Impact of an Online Program of Bubble Continuous Positive Airway Pressure Education in a Resource-Constrained Setting

Wentiirim B. Annankra, Stephanie C. Mavis, Eilon Shany, Binil M. Jacob, Ashura Bakari, Rita Yeboah, Miki Karplus, William A. Carey, Agneta Golan

    Research output: Contribution to journalArticlepeer-review

    Abstract

    Background: Respiratory distress is a leading cause of preterm infant mortality in sub-Saharan Africa. Bubble continuous positive airway pressure (CPAP) is emerging as a potentially safe, cost-effective way of delivering noninvasive respiratory support in low-income and middle-income countries. However, without healthcare providers who are knowledgeable and skilled in the use of this technology, suboptimal neonatal care and related health disparities are likely to persist. Objective: We hypothesized that an Internet-based, blended curriculum on bubble CPAP for bedside providers in low-resource mother-baby units (MBUs) could be developed and implemented and lead to improvements in clinical knowledge, reasoning, and learner confidence in bubble CPAP. Methods: Clinical educators from Israel, Ghana, and the United States used the analysis, design, development, implementation, and evaluation (ADDIE) design framework to create an online curriculum for two MBUs in Kumasi, in the Ashanti Region of Ghana. Participants completed pre and post curriculum knowledge tests and completed surveys on their perspectives. Results: Fifty-four interdisciplinary health professionals from the MBUs participated in the curriculum. Median knowledge test scores improved from 64% (interquartile range [IQR] = 50–72%) to 81% (IQR = 71–89%) after participation in the curriculum (P, 0.001). Learners reported high levels of confidence with bubble CPAP after participating in the curriculum and evaluated the curricular components highly. Conclusion: An online curriculum was successfully implemented and led to changes in healthcare worker knowledge in bubble CPAP. This may be an effective way to deliver education to healthcare professionals in resource-constrained countries and warrants further study.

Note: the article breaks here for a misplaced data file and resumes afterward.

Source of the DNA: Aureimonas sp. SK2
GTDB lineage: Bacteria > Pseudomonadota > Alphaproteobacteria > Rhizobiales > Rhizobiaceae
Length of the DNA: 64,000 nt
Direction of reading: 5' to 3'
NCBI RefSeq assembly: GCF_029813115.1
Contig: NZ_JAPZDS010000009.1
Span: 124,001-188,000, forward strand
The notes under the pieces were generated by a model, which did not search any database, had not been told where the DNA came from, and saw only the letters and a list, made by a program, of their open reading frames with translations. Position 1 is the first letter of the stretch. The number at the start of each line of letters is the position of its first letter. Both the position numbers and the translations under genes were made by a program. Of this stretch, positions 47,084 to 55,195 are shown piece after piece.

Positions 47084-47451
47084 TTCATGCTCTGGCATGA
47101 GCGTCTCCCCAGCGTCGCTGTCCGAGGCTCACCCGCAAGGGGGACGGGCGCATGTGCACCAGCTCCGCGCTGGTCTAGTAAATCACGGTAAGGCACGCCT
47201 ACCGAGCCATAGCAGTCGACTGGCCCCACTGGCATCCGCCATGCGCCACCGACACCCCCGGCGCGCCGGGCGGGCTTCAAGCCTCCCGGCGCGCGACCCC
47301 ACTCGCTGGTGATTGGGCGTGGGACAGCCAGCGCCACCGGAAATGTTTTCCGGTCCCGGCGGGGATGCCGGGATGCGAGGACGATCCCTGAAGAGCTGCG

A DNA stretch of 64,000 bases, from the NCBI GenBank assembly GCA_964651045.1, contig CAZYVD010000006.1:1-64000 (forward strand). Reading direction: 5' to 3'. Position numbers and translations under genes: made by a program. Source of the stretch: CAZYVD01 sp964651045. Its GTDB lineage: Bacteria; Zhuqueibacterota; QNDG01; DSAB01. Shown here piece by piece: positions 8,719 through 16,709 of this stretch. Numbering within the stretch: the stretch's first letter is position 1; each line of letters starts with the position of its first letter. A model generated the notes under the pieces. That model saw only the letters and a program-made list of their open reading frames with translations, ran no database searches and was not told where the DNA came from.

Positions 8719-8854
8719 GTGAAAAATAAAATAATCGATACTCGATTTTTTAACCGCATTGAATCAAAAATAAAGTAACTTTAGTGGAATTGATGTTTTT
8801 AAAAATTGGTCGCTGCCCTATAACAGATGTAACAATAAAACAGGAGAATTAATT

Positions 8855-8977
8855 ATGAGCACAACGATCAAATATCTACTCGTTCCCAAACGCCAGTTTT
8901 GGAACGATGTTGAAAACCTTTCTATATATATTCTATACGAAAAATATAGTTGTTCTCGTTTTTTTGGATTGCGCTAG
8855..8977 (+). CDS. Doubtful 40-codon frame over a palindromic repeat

Original languageEnglish
    Pages (from-to)87-95
    Number of pages9
    JournalATS Scholar
    Volume4
    Issue number1
    DOIs
    StatePublished - 1 Jan 2023

    Keywords

    • bubble CPAP
    • flipped classroom
    • global education
    • mother-baby unit
    • neonatal intensive care

    ASJC Scopus subject areas

    • Critical Care and Intensive Care Medicine
    • Clinical Neurology
    • Education
    • Pulmonary and Respiratory Medicine

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